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In a landmark move, the Committee of Permanent Representatives of the EU Member States (COREPER) and the European Parliament have finally given their green light to the Corporate Sustainability Due Diligence Directive (CSDDD or CS3D), setting a new precedent for corporate accountability within the European Union. The decisive deal was reached in the Council on March 15, 2024, after intense negotiations, and it was followed by a green light at the Parliament on March 19. The final steps that will turn the new, revised version of the CSDDD into law should be taken in late April, with a plenary vote in Strasbourg. 

The CSDDD mandates companies to conduct due diligence not only on their direct actions and adverse impacts but also on those of their subsidiaries, and throughout their supply chain. 

This marks a shift towards ensuring that businesses operating within the EU, as well as non-EU companies with substantial business activities in the region, adhere to stringent environmental and human rights standards and ensure that the same standards are adopted throughout their value chains - thus indirectly affecting the environmental performance of their extra-European suppliers. 

Scope of the directive: Who will be affected?

After extensive debate and considerations around the bureaucratic burden the directive might impose, particularly on small and medium-sized enterprises (SMEs), the scope of the CSDDD has been reduced. Championed by EU countries such as Germany, France, and Italy, this recalibration now means that the directive will apply exclusively to companies with more than 1,000 employees and a turnover exceeding 450 million euros. The largest companies (>5,000 employees) will have less time to comply, compared to relatively smaller undertakings in scope (with less than 3,000 or 1,000 employees).

Moreover, the initially proposed "lower threshold" for sectors with high environmental and social impact, such as agriculture, has been eliminated, further limiting the directive's coverage.

While this revision narrows the directive's initial scope, with some early estimates suggesting that it now covers only 30% of the companies initially targeted, the CSDDD will still directly affect over thousands of EU-based companies, and a significant number of non-EU-based companies.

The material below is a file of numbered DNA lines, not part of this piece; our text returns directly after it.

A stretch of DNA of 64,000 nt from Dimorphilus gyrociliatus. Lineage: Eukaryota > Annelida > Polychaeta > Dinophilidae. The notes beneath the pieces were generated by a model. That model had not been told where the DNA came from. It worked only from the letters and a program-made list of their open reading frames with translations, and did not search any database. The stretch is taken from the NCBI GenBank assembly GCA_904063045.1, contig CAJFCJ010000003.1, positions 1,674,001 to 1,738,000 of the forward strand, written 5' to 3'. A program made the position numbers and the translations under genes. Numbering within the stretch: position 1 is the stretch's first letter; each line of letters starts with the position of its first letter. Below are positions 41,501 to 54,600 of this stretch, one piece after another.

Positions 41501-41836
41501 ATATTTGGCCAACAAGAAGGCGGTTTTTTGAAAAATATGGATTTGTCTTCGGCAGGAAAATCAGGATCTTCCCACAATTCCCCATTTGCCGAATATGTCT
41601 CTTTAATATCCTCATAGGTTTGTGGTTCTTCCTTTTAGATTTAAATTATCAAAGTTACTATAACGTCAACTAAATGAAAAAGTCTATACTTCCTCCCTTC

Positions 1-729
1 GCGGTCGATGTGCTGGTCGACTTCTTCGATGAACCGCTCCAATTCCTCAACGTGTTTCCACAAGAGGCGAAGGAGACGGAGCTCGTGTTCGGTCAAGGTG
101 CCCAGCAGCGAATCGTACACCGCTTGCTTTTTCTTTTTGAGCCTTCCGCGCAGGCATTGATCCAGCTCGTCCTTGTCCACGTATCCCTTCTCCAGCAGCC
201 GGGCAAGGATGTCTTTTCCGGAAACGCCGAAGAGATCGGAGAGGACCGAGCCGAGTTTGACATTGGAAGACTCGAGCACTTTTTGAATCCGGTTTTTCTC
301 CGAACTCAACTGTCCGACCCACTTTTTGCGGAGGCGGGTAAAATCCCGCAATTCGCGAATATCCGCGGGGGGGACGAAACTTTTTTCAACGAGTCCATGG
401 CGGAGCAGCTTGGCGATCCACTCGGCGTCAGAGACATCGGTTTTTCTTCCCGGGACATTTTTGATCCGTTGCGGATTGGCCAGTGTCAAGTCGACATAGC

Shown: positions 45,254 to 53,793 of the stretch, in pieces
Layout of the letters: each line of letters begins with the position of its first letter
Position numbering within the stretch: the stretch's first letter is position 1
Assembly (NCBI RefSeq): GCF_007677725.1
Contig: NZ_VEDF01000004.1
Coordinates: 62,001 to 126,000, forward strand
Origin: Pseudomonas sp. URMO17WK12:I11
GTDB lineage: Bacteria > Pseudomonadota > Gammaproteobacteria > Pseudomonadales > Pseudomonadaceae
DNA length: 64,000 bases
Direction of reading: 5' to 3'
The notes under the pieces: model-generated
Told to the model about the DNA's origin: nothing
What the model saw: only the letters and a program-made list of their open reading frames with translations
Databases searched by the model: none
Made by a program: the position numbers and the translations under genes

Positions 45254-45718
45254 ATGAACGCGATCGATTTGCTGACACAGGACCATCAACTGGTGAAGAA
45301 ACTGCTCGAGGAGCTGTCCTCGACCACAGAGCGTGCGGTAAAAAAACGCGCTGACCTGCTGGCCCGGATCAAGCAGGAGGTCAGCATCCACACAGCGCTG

Moreover, by enforcing supply chain due diligence, the regulation will also indirectly impact suppliers of large European companies (both EU and non-EU based): Those who already have comprehensive ESG data collection systems and procedures in place, will be at a significant advantage when complying with their partners’ data requests. 

Mandates and mechanisms for due diligence

The CSDDD goes beyond mere disclosures, demanding transparency and active engagement from companies in identifying, preventing, and mitigating adverse impacts on human rights and the environment - and, crucially, it does so by pressing companies to identify adverse impacts on their value chains. 

This involves laying out detailed due diligence processes, which must be incorporated in companies’ policies, effective prevention and management of potential risks, and the establishment of grievance mechanisms and civil liability to address concerns. 

Companies must also create comprehensive action plans to cease or address adverse impacts, whenever applicable. 

Crucially, when companies are unable to address (that is, end or prevent) significant adverse impacts stemming from certain business relationships, they will have to end the relationship with those business partners. This means that the regulation will also have a significant impact on non-EU businesses who entertain business relationships with large companies located in the EU.